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Cabinet Door Wood Species

At CabinetDoors.com, we only use the best lumber available in the industry. We source our wood from well-known suppliers like Weyerhaeuser and Hardwoods Inc. so you can feel confident in the quality of your order. Our lumber is dried and milled to meet our high-quality standards and maintain our commitment to superior craftsmanship. When exploring the different wood species we have available, it’s important to keep in mind that the cabinet door wood types can vary in color, durability, and aesthetic. 

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Here are some of the cabinet door wood types we have available:

Select Maple 

Select maple features a light and creamy color that's paler than other cabinet door wood species. This species typically has a wavy grain pattern and can easily be stained to match different wood types.

Select Ash

This wood species has a light to medium brown color, and the grain pattern is more prominent than other cabinet door wood types. Ash is strong and durable, making it more resistant to everyday wear and tear. It also absorbs stains and finishes relatively well so you can achieve an even finish.

White Birch

White birch has a lighter appearance and has an even grain pattern.

Select Alder 

Select alder has a reddish-brown hue and a warmer appearance. The grain pattern is even and sometimes features subtle knots or dark streaks.

Select Hickory

This wood species for cabinets is loved for its coarse grain pattern and stunning color range. Select hickory will typically have brown and reddish brown streaks and even grain lines throughout the wood.

Select Oak

Select oak has a lighter appearance with a pinkish hue. It also has a finer grain pattern. It is a more porous wood species that can easily take stains or finishes.

Knotty Alder 

Knotty alder features knots of different sizes and shapes. The colors can vary from dark brown to reddish brown.

Knotty Hickory

Knotty hickory has more streaks and knots than select hickory. The appearance can vary and is ideal for rustic, vintage, or traditional home aesthetics. 

Knotty Oak

This cabinet door wood species features knots, streaks, and patches. The colors vary, and the grain pattern has consistent irregularities. 

Clear Pine 

Clear pine has a paler appearance and doesn't have knots, streaks, or natural imperfections. The grain pattern features a fine texture and a smooth, even appearance.

Knotty Pine 

Knotty pine has the same pale appearance as clear pine but has prominent knots and light-colored streaks. 

Select Cherry

This cabinet door wood species has a curly grain pattern and a reddish-brown color. This specific wood type is known for getting darker with age and is a great choice for traditional aesthetics.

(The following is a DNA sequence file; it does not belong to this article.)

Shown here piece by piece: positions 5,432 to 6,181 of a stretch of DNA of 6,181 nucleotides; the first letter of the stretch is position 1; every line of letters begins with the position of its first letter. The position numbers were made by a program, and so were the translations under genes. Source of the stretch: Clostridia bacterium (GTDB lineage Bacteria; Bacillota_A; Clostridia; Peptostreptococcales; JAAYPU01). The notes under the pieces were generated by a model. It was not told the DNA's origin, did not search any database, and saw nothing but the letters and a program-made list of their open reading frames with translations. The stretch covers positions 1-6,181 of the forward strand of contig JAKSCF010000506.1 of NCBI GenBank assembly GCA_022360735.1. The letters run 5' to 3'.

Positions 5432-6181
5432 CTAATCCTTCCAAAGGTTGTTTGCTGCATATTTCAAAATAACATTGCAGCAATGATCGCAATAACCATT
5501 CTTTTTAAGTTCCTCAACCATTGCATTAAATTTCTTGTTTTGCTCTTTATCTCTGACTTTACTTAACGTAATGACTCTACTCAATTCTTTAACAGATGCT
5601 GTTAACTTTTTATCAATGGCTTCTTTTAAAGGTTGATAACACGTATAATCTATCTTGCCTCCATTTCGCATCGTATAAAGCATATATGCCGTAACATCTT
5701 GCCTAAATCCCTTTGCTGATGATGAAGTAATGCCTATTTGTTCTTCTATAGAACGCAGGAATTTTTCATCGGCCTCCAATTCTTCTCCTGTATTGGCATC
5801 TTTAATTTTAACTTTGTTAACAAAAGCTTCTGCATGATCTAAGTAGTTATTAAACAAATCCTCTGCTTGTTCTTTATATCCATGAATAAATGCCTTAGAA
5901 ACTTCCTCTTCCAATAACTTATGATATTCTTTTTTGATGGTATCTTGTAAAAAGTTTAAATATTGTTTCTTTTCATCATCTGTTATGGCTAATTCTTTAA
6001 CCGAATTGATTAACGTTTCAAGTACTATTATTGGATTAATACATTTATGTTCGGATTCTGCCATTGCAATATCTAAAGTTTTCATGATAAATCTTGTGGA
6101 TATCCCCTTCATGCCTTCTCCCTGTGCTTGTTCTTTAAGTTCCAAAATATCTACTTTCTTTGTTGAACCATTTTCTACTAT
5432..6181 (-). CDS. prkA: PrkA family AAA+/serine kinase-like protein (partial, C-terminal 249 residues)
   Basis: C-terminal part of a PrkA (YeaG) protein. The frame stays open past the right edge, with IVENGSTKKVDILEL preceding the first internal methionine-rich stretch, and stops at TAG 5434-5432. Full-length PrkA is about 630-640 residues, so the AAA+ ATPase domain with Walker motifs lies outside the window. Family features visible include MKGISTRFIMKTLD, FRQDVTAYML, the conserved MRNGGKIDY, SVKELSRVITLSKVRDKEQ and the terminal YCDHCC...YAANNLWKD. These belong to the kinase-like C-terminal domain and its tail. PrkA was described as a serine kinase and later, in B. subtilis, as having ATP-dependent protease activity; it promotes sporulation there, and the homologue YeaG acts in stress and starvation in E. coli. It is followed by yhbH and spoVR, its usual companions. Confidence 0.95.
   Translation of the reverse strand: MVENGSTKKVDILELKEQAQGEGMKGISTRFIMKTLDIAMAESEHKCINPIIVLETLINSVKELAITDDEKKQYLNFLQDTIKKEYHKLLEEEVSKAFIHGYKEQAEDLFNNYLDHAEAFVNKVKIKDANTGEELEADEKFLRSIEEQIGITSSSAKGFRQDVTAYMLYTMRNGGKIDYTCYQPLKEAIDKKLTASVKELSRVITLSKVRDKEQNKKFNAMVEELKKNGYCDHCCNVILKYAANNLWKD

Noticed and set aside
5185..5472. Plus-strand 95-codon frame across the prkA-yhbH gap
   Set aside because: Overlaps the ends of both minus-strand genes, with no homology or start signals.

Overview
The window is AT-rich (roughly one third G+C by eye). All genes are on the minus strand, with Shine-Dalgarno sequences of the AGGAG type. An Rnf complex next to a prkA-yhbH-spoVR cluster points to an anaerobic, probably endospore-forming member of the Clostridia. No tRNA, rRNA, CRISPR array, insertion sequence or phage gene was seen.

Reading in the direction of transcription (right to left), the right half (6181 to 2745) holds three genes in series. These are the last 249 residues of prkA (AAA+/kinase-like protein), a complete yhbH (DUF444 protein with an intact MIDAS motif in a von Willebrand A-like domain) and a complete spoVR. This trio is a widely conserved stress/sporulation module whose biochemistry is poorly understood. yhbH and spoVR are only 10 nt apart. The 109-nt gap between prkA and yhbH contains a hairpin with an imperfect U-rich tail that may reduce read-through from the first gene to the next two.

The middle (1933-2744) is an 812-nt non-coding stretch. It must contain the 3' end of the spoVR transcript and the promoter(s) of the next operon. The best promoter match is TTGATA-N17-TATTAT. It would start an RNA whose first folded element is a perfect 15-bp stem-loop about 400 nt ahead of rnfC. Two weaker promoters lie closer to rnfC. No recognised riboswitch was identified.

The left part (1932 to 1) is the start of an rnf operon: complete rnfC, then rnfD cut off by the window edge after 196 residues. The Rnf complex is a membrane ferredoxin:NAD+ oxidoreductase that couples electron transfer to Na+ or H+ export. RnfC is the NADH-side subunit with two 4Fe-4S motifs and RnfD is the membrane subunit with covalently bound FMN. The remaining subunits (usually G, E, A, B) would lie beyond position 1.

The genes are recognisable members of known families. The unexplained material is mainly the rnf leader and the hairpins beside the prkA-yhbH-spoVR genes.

Knotty Maple 

Knotty maple is light in color and has a straight grain pattern. This cabinet door wood type can sometimes have a bird's eye or curly grain pattern.

Knotty Cherry

Knotty cherry has the same reddish-brown color that gets darker with age but features prominent knots, swirls, and streaks that provide more depth and dimension.

Paint Grade

Our paint-grade wood option is made out of poplar. It features a smooth, even surface that lacks knots and doesn't have a prominent grain pattern.

Medium-Density Fiberwood

Medium-density fiberwood typically exhibits a smooth surface with uniform grain patterns, often appearing in a light brown hue. It's composed of compressed wood fibers bonded with adhesive resins.

Quality Wood Species For Cabinet Doors

At CabinetDoors.com, we only use the best wood species money can buy. The wood species sets the tone for the visual appeal of your cabinet doors. Each cabinet door wood type we choose to include has its own story and only comes from the best suppliers we know. 

Explore our selection of custom-made cabinet doors and drawer fronts today to find the perfect match for your next project.

What type of wood is best for cabinet doors?

Hickory and maple are both affordable, durable, and versatile. They can easily be stained in different colors to match your home's style, and are built to last at least 20-30 years in your kitchen or bathroom.

What is the best wood to use for built-in cabinets?

Oak and hickory are the most durable wood species for kitchen cabinets, making them ideal choices for high-traffic kitchens and living spaces.

How can I tell what type of wood my cabinets are made of?

Take a closer look at the unique grain pattern and look for knots, streaks, or other natural imperfections. 

 

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